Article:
Sabbatical 2017

Sabbatical 2017
The Jane Austen Centre and Regency Tea Room in Bath, England

Thursday, February 11, 2016

Chronological Reading Plan for Feb 12, Ex 39-40

Today's readings are Ex 39-40. tomorrow's are Lev 1-4. 

Craftsmen with God-given gifts complete the priestly garb. The whole outfit, called the "ephod" is stunningly beautiful and intricate. There is a requirement for cleansing as well. The ephod is a symbol of righteousness and purity and must be precisely, skillfully made and worn before entering the Holy of Holies and coming into the presence of the Lord. From this passage, the Jews learn that the only way to approach God is in the perfect righteousness of the priest who has been ceremonially cleansed and is wearing garments made exactly to God's specifications.  

It is topped by a turban that has a golden band that is engraved with "Holy to the Lord". This turban hovered over all the priest did and served as a reminder that the priest was covered in holiness and designated as His holy one. 

The undergarments and robes were beautiful and as ornate as the rest of the garb. They too are made with gifts of great skill given by God. Even the capability to fashion the holy garments comes from God as gifts of grace, the materials supplied by Him as His people left Egypt.

The breastpiece is worn over the heart of the high priest, showing us that the priest designated by God has His people close to His heart. It is inlaid with 12 precious stones, each one carved with the name of one of the tribes of Israel. The priest bears the names of all of God's people with him when he goes before the Lord. The people cannot go themselves; they are not consecrated. The people are judged by the Lord, not because of who they are, but by the righteousness of the priest and who he is. The people understand that they are totally dependent upon the righteousness of the priest, not their own, when He approaches God.

Inside the breastplate are two unique stones, the Urim (light) and Thummim (truth). They are used in determining God's decisions in matters taken before Him. They are a clear indicator that God's decisions are made in pure light and absolute truth. The breastpiece is held in place by two straps with onyx stones embedded in them. The stones bear the names of the twelve Sons of Israel, the tribes. The priests are the ones charged with upholding the people of God and bringing them before the Lord. The priest is a representative of the people, standing in their place.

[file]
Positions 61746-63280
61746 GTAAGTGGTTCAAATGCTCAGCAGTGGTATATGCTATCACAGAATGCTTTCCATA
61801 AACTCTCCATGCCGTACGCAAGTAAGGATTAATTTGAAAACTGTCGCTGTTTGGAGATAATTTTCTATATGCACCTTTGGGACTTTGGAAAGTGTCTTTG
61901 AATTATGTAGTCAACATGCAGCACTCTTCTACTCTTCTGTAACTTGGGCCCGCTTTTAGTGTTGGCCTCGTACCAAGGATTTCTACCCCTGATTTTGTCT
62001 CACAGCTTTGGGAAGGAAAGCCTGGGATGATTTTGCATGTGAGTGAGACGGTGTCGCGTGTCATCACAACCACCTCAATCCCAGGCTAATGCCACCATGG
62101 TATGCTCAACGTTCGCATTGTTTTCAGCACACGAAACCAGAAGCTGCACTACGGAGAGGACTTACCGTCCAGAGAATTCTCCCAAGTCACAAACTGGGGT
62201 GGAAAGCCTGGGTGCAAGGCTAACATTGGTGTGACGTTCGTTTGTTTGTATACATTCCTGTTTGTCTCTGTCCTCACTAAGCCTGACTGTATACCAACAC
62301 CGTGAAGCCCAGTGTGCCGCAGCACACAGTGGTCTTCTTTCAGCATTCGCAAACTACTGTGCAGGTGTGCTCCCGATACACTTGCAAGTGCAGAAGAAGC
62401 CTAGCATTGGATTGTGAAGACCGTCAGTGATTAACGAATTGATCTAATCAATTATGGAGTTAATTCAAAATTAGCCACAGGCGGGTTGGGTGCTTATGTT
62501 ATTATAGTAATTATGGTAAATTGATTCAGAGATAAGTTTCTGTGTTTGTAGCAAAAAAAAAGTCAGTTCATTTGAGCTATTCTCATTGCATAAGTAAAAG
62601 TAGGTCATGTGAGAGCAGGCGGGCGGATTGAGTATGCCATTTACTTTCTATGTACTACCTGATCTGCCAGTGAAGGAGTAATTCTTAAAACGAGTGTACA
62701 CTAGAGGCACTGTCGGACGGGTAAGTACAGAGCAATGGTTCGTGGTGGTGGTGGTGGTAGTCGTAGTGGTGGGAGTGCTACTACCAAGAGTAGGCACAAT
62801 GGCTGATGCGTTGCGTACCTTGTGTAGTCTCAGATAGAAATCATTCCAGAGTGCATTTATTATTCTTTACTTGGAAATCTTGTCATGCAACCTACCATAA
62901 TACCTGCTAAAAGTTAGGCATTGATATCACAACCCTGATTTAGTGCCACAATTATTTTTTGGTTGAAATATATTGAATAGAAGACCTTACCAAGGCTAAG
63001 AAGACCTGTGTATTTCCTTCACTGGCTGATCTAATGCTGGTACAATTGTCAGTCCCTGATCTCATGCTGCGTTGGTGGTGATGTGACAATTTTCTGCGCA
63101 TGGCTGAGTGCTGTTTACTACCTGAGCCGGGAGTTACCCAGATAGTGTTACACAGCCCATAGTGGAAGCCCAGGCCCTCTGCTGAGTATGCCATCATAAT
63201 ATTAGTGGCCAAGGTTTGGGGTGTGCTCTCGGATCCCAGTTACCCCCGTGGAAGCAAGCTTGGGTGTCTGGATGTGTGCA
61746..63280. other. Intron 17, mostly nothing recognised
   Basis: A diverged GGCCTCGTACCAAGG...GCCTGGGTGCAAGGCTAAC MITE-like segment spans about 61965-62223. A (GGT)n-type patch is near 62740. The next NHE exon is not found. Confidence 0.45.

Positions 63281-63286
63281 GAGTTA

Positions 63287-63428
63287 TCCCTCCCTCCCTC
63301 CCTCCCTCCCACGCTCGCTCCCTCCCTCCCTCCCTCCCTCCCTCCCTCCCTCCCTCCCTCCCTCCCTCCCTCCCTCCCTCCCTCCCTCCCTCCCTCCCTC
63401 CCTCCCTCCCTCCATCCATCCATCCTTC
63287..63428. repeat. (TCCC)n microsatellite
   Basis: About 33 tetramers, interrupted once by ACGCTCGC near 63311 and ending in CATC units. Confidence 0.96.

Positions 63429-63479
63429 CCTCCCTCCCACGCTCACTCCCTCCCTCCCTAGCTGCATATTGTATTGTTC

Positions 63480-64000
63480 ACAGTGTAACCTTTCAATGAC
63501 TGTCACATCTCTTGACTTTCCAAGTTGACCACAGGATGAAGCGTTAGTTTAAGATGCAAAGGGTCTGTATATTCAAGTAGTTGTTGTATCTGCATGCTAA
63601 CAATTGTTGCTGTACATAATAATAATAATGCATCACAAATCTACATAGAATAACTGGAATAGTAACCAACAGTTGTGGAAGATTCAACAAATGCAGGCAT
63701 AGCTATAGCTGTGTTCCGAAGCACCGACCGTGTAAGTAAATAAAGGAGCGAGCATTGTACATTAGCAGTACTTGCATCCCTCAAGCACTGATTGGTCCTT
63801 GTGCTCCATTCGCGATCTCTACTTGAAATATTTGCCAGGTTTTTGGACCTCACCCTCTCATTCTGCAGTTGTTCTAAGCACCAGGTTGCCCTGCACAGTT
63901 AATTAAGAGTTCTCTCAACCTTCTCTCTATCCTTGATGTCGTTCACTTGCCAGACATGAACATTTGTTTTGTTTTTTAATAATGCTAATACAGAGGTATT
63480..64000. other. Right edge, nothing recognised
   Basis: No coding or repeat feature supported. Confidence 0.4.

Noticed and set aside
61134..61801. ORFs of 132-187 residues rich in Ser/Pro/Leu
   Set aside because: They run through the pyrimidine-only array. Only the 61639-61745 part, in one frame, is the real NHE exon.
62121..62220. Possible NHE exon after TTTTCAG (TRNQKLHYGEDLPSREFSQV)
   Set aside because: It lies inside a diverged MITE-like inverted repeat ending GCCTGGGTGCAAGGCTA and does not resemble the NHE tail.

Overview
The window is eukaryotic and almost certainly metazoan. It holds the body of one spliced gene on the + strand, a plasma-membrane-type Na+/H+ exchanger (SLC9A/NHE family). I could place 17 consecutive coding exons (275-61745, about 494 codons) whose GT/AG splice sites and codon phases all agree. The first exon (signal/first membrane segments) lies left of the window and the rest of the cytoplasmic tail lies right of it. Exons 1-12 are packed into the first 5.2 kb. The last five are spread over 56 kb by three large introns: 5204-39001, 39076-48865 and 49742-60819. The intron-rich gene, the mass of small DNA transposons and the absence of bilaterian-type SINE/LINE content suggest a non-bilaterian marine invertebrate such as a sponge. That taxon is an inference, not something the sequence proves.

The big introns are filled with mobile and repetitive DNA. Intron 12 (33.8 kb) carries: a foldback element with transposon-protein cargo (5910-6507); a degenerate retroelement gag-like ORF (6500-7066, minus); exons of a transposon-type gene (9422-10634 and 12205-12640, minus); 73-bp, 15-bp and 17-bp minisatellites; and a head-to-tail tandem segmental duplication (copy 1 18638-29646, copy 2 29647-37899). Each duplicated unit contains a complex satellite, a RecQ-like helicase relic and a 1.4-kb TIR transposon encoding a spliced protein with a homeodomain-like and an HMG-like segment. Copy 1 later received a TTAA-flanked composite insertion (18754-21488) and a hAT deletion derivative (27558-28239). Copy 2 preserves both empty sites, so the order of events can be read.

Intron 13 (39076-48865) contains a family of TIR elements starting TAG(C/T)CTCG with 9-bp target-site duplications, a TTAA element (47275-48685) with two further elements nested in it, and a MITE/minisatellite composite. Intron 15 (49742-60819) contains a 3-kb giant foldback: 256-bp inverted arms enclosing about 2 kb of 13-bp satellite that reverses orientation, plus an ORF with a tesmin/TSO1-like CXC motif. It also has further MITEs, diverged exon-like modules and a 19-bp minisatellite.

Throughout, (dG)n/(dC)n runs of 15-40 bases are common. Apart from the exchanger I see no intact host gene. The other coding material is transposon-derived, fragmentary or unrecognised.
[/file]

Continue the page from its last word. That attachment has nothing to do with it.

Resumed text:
Near the bottom of the robes are alternating pomegranates and golden bells. The bells proclaim the arrival of the priest as he enters into the Holy of Holies. The bells swing to and fro, representing the extremes of death and immortality, of good and evil. The pomegranates represent the new life the people have after being delivered from slavery and are a symbol of beauty.  



The Tabernacle is erected, the priestly vestments are completed, the ceremonies are followed and the glory of the Lord fills the tent. All the good works have been designed by God. The gifts to do the works have been granted by God Now the works are inhabited by God - all of it a witness to His presence among His people. Apart from Him, they can do nothing. 

After everything is finished - no one, not even Moses, can enter into the direct presence of the Lord. His dwelling has been built and His presence among them is insured. But they are not yet clean or holy enough to come into His presence.  Only one man can do that and only after being made clean and wearing the garments God has designed. When that man stands before God, he bears the names of all of God's people.

As Exodus ends, we see that God has created everything, including a man. The man has separated himself from God by sinning. God has exhibited grace in preserving the man's descendants. He has chosen one man, Abraham, to carry God's message of redemption. He has multiplied that man's descendants and assigned the message to them, forming a covenant with them, taken them to Egypt, allowed them to fall into slavery and delivered them from that slavery, all by His grace - even though they seem to grumble and groan and fail all along the way. Now He has equipped them with His guidelines for living as His messengers, appointed and clothed a representative to stand in their place and chosen to live among them as evidence of His presence and power. 

He has promised them a new home and has provided a way (the pillar of smoke and fire) for them to get there.

So, as Exodus ends, we see that those precious things lost in the garden are being restored, little by little. The garden was where God met His children. They were ejected for disobedience but God has been bringing them back into relationship with him. Now, He dwells among them once again and will them in the the recreated garden, the Tabernacle. 

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